People buy from people. One of the most significant revelations I had a few years ago was that people weren’t buying only my expertise, they were buying my time and attention. I do the same! I buy things from people. I go to the coffee shop because the barista is friendly to me apart from making a great coffee. This is why you have to work on your personal brand, and these tools will help you build it and make it stronger.
1. Logofy your name
You should make your name visually appealing but most important recognisable. You could vector your signature or just use a font and a colour that makes you unique. Obviously, the best option, if you had a budget, would be creating a professional logo.
2. Find your voice
The way you speak is meaningful because it will bring or put off your potential customers. Your voice has to be a balance between your authenticity and how you are expected to speak. Some personal brands, like Dan Meredith, swears and it’s a bit rude, but their target market is young entrepreneurs who like a bit of laddish bunter. Other brands are more blinky than others. Make sure you got it right.
3. Linkedin: a powerful tool
Linkedin is one of those tools that is either overused or underused. I find Linkedin a great took to connect with your potential customers but also if you use it well you can get your contacts to share your expertise. Using the blog or posting is great because Linkedin hasn’t got an algorithm that filters, so every contact sees your updates. Use it!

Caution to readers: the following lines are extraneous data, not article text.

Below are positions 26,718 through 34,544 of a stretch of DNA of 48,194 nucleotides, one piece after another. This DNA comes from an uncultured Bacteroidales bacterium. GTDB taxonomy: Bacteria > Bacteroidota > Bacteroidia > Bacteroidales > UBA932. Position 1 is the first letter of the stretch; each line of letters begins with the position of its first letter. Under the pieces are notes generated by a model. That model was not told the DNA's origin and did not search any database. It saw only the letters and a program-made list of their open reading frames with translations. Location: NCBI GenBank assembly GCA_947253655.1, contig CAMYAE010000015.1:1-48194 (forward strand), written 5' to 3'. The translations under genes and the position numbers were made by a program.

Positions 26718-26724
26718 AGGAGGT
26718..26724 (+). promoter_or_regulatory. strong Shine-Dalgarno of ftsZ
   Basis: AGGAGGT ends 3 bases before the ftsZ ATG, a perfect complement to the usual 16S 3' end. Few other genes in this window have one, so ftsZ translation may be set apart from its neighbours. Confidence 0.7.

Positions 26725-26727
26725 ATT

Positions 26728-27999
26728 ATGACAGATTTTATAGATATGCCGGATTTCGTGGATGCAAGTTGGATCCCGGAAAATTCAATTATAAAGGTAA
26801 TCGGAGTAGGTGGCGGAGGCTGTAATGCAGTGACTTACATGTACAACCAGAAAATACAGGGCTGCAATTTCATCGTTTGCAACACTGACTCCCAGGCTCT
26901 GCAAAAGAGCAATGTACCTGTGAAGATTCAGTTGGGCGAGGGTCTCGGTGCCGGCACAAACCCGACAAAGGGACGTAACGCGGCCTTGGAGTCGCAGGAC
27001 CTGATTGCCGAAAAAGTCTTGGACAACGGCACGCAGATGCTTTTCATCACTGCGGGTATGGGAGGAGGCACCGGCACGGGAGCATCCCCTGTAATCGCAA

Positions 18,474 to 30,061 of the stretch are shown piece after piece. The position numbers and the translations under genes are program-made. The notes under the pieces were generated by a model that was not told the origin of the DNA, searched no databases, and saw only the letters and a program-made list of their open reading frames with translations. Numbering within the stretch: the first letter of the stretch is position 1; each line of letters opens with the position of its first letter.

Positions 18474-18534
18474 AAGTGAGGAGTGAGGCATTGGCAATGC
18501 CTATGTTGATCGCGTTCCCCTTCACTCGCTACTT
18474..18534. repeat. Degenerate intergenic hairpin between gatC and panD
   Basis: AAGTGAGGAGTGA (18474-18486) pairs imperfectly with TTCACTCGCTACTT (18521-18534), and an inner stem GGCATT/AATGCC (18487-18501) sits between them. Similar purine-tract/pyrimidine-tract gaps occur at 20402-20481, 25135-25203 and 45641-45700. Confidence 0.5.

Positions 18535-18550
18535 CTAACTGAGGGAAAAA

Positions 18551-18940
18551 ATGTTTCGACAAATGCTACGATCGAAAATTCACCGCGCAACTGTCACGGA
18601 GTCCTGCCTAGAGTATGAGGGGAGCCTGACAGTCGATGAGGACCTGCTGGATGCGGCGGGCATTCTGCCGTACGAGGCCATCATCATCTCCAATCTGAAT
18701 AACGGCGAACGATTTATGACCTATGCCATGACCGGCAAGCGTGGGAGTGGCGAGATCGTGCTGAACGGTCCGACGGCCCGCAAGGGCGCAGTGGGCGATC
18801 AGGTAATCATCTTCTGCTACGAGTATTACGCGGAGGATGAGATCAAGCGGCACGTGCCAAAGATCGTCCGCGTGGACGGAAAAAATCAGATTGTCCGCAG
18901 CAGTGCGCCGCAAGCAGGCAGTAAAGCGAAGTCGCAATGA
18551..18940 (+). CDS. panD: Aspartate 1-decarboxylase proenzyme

I know a lot of people using Paint or Word to create images for their social media. Canva is an excellent way to make professional looking posts. You could get a designer to create some templates.
Social media is powerful and as a personal brand is essential. But unless you have thousands of followers, it won’t bring money so don’t spend a lot of time on it… I use Buffer to schedule posts, using one of two hours a week maximum.
6. Meetup and Eventbrite
Meetups are great to put your brand out. You can create meetups or Events in Eventbrite, to give talks and show your expertise to your potential customers. This is a great way to build a client base or possible customers database.
Similar to Buffer… automating things like emails and forms from your website is a great way to keep your customers happy and engage without spending a lot of time. Your time should be used with people who really need it (and so they pay for it).
Having a good nurturing programme in Mailchimp (or others suppliers) is another good way to keep your potential customers engage. Also, you can keep your customers up to date with the service you offer, but remember to not spam. You need to show your services nicely and creatively. Help people to make the decision.
9. Your website
Your website is possibly one of the best tools for your personal brand. In it, you can have the information of what you are on about. But your website can help you to automate your leads, can help you to spread your knowledge on a blog, can be a hub to put your agenda… there’s so much you can do with it that I won’t be able to list it.
10. Write a book
My friend wrote a book, an awesome book (as soon as is translated to English, I’ll recommend it). After writing the book she saw how her status and a personal brand grew. Writing a book is a great way to engage with potential customers, and if you use the tools above too, you can get a lot of potential customers in your pocket.